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'It's all gone': Travellers fleeing deadly Maui wildfires arrive at Vancouver airport

Relieved travellers arrived at the Vancouver airport Thursday after fleeing from the deadly wildfires that have devastated parts of the Hawaiian island of Maui.

The rapidly spreading fires have killed at least 53 people and prompted the evacuation of Lahaina, a popular tourist destination on Maui's west coast where a number of Canadians were vacationing this week. More than 1,000 structures have been destroyed. 

"The whole town is just completely decimated," said Vladimir Stelkic, a Calgary resident who landed at Vancouver International Airport on his way to see family in B.C. "There's nothing there."

Stelkic recounted planning his escape from a hotel that had lost power due to the West Maui wildfire and was relying on backup generators.

"We were about 10 minutes away from the fire. We could see the glow and the smoke," he said.

"They were just running the elevators and emergency lighting but the computers were out … There was no cell service, there was no food." 

Langley resident Jennifer Cordova said she was enjoying the sights in Lahaina just two days ago, including the banyan tree, a 150-year-old landmark that has been badly damaged by the flames that tore through town.

"It's really sad," Cordova said. "It's changing fast and it's scary, but we're just really grateful that we got on our flight. We slept at the Maui airport for 24 hours."

The fires have impacted travel on the island, but officials opened up a route along the northern coast – the single-lane Kahekili Highway, a winding cliffside road that is notorious among tourists – to help people escape. Stelkic was among those who risked the drive to make their way to Kahului Airport.

"I just feel really bad for the locals there," he said. "I feel guilty almost. We left and they're there."


Travellers who were scheduled to fly between YVR and Maui have been urged to check their flight status before leaving home.

Many flights have been cancelled or delayed due to the deadly wildfires, including two that were scheduled to depart from Vancouver and one that was supposed to arrive from the island on Wednesday.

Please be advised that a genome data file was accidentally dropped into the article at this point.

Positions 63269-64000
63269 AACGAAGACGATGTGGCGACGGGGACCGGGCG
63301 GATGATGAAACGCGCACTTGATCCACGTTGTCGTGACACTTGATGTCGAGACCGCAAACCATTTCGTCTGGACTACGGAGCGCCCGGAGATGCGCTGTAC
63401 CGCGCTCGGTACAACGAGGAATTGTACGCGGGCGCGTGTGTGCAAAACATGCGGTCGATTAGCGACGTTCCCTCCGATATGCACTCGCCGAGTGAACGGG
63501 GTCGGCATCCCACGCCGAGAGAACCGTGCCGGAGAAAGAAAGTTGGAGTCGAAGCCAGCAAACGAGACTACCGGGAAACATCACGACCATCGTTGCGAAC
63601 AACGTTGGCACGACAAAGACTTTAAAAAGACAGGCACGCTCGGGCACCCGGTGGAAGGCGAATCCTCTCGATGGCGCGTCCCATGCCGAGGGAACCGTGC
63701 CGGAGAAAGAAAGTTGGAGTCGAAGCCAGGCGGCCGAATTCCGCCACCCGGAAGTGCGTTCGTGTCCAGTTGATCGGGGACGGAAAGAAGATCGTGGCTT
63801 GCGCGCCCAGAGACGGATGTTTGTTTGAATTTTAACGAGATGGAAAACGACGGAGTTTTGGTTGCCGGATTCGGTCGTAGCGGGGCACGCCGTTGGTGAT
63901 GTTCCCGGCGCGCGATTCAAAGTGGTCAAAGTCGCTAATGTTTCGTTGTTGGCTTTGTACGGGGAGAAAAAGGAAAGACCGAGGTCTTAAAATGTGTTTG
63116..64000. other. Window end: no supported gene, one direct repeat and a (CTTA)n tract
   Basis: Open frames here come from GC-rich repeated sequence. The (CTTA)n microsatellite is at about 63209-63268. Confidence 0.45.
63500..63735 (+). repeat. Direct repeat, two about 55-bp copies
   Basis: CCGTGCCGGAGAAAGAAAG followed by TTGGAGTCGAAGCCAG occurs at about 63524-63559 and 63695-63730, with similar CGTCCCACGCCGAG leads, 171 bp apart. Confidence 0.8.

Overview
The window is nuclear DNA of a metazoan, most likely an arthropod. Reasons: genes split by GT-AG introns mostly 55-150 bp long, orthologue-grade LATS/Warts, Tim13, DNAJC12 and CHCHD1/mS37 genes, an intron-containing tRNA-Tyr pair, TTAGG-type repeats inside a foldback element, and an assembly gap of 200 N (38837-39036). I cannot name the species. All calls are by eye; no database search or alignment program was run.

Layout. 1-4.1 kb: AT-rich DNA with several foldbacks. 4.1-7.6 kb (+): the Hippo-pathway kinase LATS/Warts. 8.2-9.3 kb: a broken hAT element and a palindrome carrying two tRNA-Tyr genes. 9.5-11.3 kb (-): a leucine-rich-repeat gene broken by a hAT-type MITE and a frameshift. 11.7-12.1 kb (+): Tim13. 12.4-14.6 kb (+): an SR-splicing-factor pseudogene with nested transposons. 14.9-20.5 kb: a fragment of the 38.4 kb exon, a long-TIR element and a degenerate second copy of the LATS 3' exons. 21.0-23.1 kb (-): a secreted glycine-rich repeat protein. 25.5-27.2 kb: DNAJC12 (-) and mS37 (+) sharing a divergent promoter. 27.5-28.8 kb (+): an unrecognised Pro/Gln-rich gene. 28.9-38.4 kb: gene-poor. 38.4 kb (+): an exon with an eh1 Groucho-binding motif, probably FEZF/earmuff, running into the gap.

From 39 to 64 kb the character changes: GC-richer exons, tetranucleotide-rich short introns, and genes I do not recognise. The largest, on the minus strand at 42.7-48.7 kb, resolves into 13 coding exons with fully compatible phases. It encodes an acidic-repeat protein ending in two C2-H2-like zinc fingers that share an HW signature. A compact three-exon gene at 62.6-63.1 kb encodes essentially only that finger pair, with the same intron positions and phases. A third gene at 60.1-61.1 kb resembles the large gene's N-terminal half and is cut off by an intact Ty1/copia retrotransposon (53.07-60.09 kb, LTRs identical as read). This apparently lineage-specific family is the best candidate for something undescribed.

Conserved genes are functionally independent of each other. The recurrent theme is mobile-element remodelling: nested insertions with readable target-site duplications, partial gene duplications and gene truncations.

Air Canada dispatched an empty plane from YVR on Wednesday night to help bring stranded Canadian travellers home, and said it is continuing to monitor the situation, with regularly daily flights between the two airports still scheduled as of Thursday morning.

Air Canada has also implemented a "flexible rebooking policy" for travellers who booked a flight to or from Maui, provided they purchased no later than Aug. 9 for a departure no later than Aug. 13.

"If you are scheduled to travel during the affected period, you can retrieve your booking to change your flight, free of charge, to another date between now and (Sept. 15, 2023) subject to availability in the cabin you originally purchased," reads a notice on the company's website. "Otherwise, any fare difference will apply."


On Thursday, Global Affairs Canada issued an advisory against non-essential travel to Maui.

Those who are already on the island have been "strongly advised" to "exercise caution, monitor local news and weather reports and to follow the instructions of local authorities, including evacuation orders," spokesperson Jérémie Bérubé told CTV News in a statement.

So far, the government has not received any reports of Canadians who have been killed or injured as a result of the fires, Bérubé said.

Canadian travellers in need of emergency consular assistance can contact Global Affairs' Emergency Watch and Response Centre by calling +1-613-996-8885, texting +1-613-686-3658, via Telegram at Canada Emergency Abroad, via WhatsApp at +1-613-909-8881, or via Signal at +1-613-909-8087.

Help is also available through email at

With files from's Sissi De Flaviis and The Canadian Press Top Stories

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